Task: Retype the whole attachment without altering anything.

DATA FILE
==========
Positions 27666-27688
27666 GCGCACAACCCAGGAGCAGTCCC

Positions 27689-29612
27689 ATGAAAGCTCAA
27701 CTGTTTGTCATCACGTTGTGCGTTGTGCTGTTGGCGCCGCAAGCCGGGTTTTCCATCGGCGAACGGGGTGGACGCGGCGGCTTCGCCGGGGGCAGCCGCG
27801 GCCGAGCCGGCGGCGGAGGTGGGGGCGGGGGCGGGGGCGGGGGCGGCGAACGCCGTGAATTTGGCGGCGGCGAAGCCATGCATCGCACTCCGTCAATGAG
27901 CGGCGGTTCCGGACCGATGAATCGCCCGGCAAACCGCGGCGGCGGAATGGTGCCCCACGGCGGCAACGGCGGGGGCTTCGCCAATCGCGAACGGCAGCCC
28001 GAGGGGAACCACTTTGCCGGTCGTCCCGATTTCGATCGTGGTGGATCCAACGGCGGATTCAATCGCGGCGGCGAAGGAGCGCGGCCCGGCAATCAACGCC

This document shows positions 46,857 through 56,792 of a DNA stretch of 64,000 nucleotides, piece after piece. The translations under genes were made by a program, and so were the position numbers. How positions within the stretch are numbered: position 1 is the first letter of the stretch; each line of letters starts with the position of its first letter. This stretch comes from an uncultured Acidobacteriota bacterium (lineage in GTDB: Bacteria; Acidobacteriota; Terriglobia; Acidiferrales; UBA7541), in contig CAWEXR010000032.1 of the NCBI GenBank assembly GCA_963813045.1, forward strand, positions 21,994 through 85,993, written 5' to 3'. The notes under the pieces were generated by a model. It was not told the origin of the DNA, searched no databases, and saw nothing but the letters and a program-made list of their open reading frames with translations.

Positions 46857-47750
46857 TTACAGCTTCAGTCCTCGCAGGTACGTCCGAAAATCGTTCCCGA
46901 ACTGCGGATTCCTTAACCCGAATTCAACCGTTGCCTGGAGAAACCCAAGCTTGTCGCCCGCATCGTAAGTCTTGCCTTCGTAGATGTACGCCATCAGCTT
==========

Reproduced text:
Positions 27666-27688
27666 GCGCACAACCCAGGAGCAGTCCC

Positions 27689-29612
27689 ATGAAAGCTCAA
27701 CTGTTTGTCATCACGTTGTGCGTTGTGCTGTTGGCGCCGCAAGCCGGGTTTTCCATCGGCGAACGGGGTGGACGCGGCGGCTTCGCCGGGGGCAGCCGCG
27801 GCCGAGCCGGCGGCGGAGGTGGGGGCGGGGGCGGGGGCGGGGGCGGCGAACGCCGTGAATTTGGCGGCGGCGAAGCCATGCATCGCACTCCGTCAATGAG
27901 CGGCGGTTCCGGACCGATGAATCGCCCGGCAAACCGCGGCGGCGGAATGGTGCCCCACGGCGGCAACGGCGGGGGCTTCGCCAATCGCGAACGGCAGCCC
28001 GAGGGGAACCACTTTGCCGGTCGTCCCGATTTCGATCGTGGTGGATCCAACGGCGGATTCAATCGCGGCGGCGAAGGAGCGCGGCCCGGCAATCAACGCC

This document shows positions 46,857 through 56,792 of a DNA stretch of 64,000 nucleotides, piece after piece. The translations under genes were made by a program, and so were the position numbers. How positions within the stretch are numbered: position 1 is the first letter of the stretch; each line of letters starts with the position of its first letter. This stretch comes from an uncultured Acidobacteriota bacterium (lineage in GTDB: Bacteria; Acidobacteriota; Terriglobia; Acidiferrales; UBA7541), in contig CAWEXR010000032.1 of the NCBI GenBank assembly GCA_963813045.1, forward strand, positions 21,994 through 85,993, written 5' to 3'. The notes under the pieces were generated by a model. It was not told the origin of the DNA, searched no databases, and saw nothing but the letters and a program-made list of their open reading frames with translations.

Positions 46857-47750
46857 TTACAGCTTCAGTCCTCGCAGGTACGTCCGAAAATCGTTCCCGA
46901 ACTGCGGATTCCTTAACCCGAATTCAACCGTTGCCTGGAGAAACCCAAGCTTGTCGCCCGCATCGTAAGTCTTGCCTTCGTAGATGTACGCCATCAGCTT